Livers were isolated from mice and nuclei were immediately purified21 and resuspended in buffer A (15 mM Tris-HCl pH 8.0, 15 mM NaCl, 60 mM KCl, 1 mM EDTA, 0.5 mM EGTA, 0.5 mM Spermidine and protease inhibitors) in a final concentration of 10 million nuclei per ml. DNase digestions were performed by adding 100 μl × 10 digestion buffer (60 mM CaCl2 and 750 mM NaCl) containing various concentrations (0 U–100 U) of DNase I (Sigma). Digestions were incubated for 3 min at 37 °C and reactions were terminated by addition of one volume of stop buffer (50 mM Tris-HCl, 100 mM NaCl, 0.1% SDS, 100 mM EDTA and 50 μg ml−1 Proteinase K (Ambion)). Digested chromatin was incubated at 55 °C for 2 h and stored at 4 °C until further use. DNase I digestion efficiency was evaluated by quantitative PCR and samples with optimal digestion efficiency were incubated with 90 μg ml−1 RNase A (Sigma) for 30 min at 37 °C before 50–500 bp DNA fragments were purified using ultracentrifugation.
Frozen livers were homogenized in PBS containing 1% formaldehyde, incubated 10 min at room temperature and quenched with 0.125 M glycine. For HDAC3, CBP and NCoR IP’s an additional crosslinker, disuccinimidyl glutarate, was used prior to formaldehyde fixation. Crosslinked cells were washed in PBS, resuspended in lysis buffer (0.1% SDS, 1% Triton X-100, 150 mM NaCl and 20 mM HEPES pH 7.6) and sonicated using a Bioruptor (Diagenode). Chromatin was immunoprecipitated using monoclonal antibody C1 which preferentially recognize TRβ1, NCoR (Abcam, ab24552), HDAC3 (Santa Cruz, sc-11417), RXR (Santa Cruz, sc-553) and CBP (Santa Cruz, sc-369) and Protein A/G agarose beads (Santa Cruz, sc-2003) over night at 4 °C. IPs were performed in 1 ml aliquots using 3 μg of indicated antibodies. Immunocomplexes were washed extensively and chromatin was eluted and decrosslinked over night at 65 °C. DNA was subsequently phenol/chloroform purified and ethanol precipitated.
ChIP- or DHS-isolated DNA (10 ng) was used in preparation of standard Illumina sequencing libraries. In brief, DNA fragments were end-repaired, adenylated and ligated to adapter sequences. Following gel purification, index sequences were introduced by PCR. Library cluster generation and single-end sequencing was performed on the Ilumina platform. Reads were aligned with bwa 0.5.9-r16 (ref. 55) to the mm9 reference genome and duplicates were marked with picard version 1.92 (ref. 56).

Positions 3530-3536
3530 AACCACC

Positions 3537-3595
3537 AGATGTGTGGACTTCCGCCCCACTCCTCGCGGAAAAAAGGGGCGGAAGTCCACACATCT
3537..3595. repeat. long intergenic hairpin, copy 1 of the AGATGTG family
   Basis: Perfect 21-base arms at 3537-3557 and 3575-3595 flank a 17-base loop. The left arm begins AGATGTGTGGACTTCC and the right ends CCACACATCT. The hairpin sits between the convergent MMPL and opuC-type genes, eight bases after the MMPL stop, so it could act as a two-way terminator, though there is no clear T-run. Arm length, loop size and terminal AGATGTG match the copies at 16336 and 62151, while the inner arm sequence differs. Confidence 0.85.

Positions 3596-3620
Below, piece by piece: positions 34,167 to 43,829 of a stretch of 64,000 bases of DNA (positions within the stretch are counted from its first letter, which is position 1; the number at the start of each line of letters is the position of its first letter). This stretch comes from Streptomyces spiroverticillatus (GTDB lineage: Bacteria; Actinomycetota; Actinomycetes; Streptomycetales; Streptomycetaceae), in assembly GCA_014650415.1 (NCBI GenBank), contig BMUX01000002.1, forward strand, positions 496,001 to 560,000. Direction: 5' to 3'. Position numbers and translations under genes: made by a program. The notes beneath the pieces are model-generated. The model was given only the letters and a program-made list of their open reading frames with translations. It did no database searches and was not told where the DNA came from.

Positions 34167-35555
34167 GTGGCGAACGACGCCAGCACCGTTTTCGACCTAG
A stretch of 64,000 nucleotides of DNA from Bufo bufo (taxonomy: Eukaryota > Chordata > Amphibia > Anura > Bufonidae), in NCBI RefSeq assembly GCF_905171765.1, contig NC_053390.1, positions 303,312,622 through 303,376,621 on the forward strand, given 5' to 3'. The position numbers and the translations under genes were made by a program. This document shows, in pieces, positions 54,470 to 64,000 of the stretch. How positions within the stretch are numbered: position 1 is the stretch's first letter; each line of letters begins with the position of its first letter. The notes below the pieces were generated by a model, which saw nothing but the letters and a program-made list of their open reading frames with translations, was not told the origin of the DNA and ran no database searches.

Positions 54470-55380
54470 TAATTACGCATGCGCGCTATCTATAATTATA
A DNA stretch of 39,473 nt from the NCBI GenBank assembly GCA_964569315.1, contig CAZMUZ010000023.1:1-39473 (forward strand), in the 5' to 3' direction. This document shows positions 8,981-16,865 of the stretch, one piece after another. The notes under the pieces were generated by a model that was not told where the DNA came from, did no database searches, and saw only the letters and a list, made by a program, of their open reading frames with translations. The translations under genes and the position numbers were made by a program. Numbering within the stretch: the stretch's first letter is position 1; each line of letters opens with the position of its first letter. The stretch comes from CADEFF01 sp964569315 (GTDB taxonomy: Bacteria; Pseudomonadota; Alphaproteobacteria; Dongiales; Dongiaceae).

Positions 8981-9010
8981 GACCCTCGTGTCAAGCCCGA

DNase-seq and ChIP-seq analysis
Replicate concordant DHS were identified using the Hotspot algorithm57. Differentially accessible DHS were scored using DESeq58 from two biological replicates at adjusted P value<0.05. TR ChIP-seq enriched regions were identified by HOMER59 using a TR ChIP-seq from TR KO as a background control, a FDR threshold of 0.1% and a tag density threshold of 10. RXR-ChIP-enriched regions were identified using input chromatin as control, a FDR threshold of 0.1% and a tag density threshold of 20. Enriched DNA motifs at DHS- and TR-enriched regions were identified using HOMER and heatmaps of ChIP-seq and DNase-seq data were generated using MeV60.
Analysis of DNase protection at TF-binding sites
From ultra deep sequencing of DNase-seq libraries, we generated DNase cut count profiles as described previously35. In short, because a single cut in a DNA segment by DNase I generates two end nucleotides, 5′ and 3′, we set the location to be the 5′ nucleotide to define cut count profile independently of the read strand from sequencing. If a read is mapped onto the forward strand, the cut site is defined as the −1 nucleotide (immediately 5′) from where the read starts. If a read is in the reverse strand, we define the cut site to be the first base of the read.
Motifs within TF ChIP-seq peaks were extracted using HOMER and the average DNase cut count was evaluated at base pair resolution centred on TF motifs. Coordinates from liver-enriched TFs were based on previously published ChIP-seq data34.
Accession codes: Gene expression microarray data have been deposited in the GEO database with accession number GSE65947. ChIP- and DNase-sequencing data have been deposited in the SRA database with accession number SRP055020.
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This work was supported by the Intramural Research Program of the National Institutes of Health (NIH), the National Cancer Institute (NCI) and the Center for Cancer Research (CCR). L.G. was supported by a research grant from the Lundbeck Foundation, the Danish Research Council and SDU2020. This study utilized the high-performance computational capabilities of the Biowulf Linux cluster at the National Institutes of Health, Bethesda, MD.
The authors declare no competing financial interests.
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Grøntved, L., Waterfall, J., Kim, D. et al. Transcriptional activation by the thyroid hormone receptor through ligand-dependent receptor recruitment and chromatin remodelling. Nat Commun 6, 7048 (2015). https://doi.org/10.1038/ncomms8048